This book absolutely blew me away. Given that people were rather secretive on the overall plot by throwing out testimonials like, “Just read this, you won’t regret it”, how could I pass it up? Keeping in the tradition of the aforementioned praise, I will continue to refrain from spoiling the events in Crouch’s 2016 blockbuster but will only say, “drop what you’re doing and get this book now.”
See my review here.
Red Right Hand
Chris Holm returns with “Red Right Hand”, a sequel to his Anthony Award winning novel “The Killing Kind.” Red Right Hand takes everything that was great about its predecessor and turns the volume up to eleven (Nigel Tufnel would be proud). If you like your crime fiction filled with action, espionage, bone-crunching violence and well-developed characters, this one is for you.
Yes, this book was originally released in 1983 but I didn’t read it until 2016, so I’m putting it on this list. To date, I’ve read thirty-two Stephen King books/comics/short stories and while The Stand remains my favorite, Pet Sematary has provided me the most unnerving reading experience yet. Sure, the idea of an ancient Indian burial ground is spooky enough, but King’s insertion of a tragic death and the lengths one man will go to, to piece together his broken family puts it over the top.
Homicide: Life on The Streets
Like Pet Sematary, this book was released decades ago but because I read it this year, I’ve putting it on the list baby. David Simon is probably more known for being the creator behind arguably the two greatest crime dramas in TV history – Homicide and The Wire. Before moving into television, Simon was a journalist for the Baltimore Sun and in 1988, spent a whole year shadowing the Homicide Unit of the Baltimore PD. The result became an Edgar Award winning epic that sits near the top of the true crime genre.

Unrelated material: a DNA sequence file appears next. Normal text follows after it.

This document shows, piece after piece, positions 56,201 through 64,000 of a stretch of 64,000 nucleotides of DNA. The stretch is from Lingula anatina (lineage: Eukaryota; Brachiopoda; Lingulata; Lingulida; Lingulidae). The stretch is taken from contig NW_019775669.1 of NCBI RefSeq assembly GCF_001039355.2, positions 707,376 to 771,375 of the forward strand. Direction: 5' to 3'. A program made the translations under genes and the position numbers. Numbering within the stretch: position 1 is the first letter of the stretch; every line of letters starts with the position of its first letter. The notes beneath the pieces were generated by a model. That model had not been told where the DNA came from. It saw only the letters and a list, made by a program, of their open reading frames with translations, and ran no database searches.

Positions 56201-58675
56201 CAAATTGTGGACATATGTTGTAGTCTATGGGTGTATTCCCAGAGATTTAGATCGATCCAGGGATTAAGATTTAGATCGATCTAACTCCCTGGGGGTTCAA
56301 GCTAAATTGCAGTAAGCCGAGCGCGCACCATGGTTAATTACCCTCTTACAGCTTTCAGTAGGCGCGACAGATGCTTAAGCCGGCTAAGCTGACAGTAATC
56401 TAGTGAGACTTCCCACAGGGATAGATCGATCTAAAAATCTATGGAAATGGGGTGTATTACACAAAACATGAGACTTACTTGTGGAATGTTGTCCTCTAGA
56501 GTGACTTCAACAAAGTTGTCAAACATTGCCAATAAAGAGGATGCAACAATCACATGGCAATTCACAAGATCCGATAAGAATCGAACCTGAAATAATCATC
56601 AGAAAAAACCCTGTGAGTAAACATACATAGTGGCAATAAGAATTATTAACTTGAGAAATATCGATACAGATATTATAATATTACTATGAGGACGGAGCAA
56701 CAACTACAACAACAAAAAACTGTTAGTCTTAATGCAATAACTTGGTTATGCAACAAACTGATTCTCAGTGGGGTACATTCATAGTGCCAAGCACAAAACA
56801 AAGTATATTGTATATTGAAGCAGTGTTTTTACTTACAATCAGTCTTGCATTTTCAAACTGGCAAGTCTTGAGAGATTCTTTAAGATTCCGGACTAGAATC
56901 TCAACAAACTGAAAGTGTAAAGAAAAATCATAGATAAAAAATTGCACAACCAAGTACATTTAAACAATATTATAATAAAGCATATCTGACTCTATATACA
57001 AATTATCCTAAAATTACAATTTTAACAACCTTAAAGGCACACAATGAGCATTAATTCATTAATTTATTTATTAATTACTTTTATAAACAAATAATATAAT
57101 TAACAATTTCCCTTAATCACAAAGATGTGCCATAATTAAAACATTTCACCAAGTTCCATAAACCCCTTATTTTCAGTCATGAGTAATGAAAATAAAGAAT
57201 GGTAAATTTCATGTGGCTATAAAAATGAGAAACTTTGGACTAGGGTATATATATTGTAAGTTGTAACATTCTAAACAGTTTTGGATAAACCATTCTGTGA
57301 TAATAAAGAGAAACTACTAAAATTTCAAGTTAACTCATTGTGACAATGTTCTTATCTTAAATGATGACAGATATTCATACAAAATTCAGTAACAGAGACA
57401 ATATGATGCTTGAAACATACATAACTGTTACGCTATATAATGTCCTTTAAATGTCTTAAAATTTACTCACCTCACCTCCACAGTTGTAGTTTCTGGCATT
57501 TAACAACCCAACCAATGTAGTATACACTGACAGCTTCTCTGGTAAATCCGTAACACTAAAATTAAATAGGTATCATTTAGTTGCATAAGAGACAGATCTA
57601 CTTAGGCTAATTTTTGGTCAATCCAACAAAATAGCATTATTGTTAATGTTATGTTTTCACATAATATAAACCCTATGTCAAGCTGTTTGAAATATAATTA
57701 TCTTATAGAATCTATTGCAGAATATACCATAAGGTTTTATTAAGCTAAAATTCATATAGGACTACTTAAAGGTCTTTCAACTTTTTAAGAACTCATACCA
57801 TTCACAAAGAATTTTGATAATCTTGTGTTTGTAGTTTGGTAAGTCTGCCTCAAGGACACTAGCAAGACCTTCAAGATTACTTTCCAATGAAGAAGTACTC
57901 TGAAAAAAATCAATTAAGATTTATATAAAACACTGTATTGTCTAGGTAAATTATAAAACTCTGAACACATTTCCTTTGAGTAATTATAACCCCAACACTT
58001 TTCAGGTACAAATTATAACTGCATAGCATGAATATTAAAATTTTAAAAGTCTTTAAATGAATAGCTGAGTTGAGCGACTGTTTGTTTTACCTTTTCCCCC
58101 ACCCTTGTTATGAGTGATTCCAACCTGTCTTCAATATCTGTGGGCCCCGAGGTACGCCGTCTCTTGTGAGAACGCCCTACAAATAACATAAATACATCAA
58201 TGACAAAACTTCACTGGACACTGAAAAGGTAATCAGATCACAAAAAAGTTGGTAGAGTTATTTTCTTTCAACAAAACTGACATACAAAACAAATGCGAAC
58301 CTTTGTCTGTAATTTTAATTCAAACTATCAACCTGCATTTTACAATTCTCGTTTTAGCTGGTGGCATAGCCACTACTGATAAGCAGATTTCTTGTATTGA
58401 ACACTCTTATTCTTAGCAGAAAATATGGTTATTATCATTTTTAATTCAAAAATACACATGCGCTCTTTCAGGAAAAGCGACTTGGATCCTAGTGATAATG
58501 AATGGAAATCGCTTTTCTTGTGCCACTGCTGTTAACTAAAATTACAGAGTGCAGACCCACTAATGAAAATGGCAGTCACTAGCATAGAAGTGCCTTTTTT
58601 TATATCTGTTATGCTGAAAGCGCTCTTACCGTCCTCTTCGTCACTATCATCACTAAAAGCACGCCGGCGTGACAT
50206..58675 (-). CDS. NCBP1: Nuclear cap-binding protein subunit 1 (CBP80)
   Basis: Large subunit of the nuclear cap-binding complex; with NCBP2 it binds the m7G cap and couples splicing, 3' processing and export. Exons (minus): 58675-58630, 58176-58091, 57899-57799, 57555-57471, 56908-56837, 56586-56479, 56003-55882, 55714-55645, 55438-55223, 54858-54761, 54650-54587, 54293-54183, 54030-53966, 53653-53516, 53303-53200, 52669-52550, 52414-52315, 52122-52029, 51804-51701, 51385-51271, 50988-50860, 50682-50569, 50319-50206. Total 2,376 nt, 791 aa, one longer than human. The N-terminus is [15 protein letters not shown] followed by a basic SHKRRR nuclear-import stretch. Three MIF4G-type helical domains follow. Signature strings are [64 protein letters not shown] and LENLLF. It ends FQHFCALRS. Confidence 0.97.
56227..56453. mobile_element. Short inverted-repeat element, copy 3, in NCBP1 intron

You Will Know Me
I think it’s a safe assumption to say that I will never tire of Megan Abbott’s suburban noir. Her latest, You Will Know Me, showcases the dark undercurrent of competitive gymnastics and what parents will do to protect the dreams of their children. If you’ve read Abbott’s work in the past, you’ll know about her tendencies to produce bleak, memorable fiction with characters that stick with you long after the final page. You Will Know Me is no different and the Knox family are one of her more noteworthy creations.
See my review here.
Honorable mentions to all the Dennis Lehane and James S.A. Corey novels I read this year. Couldn’t pick just one from the Expanse or the Kenzie & Genaro series’.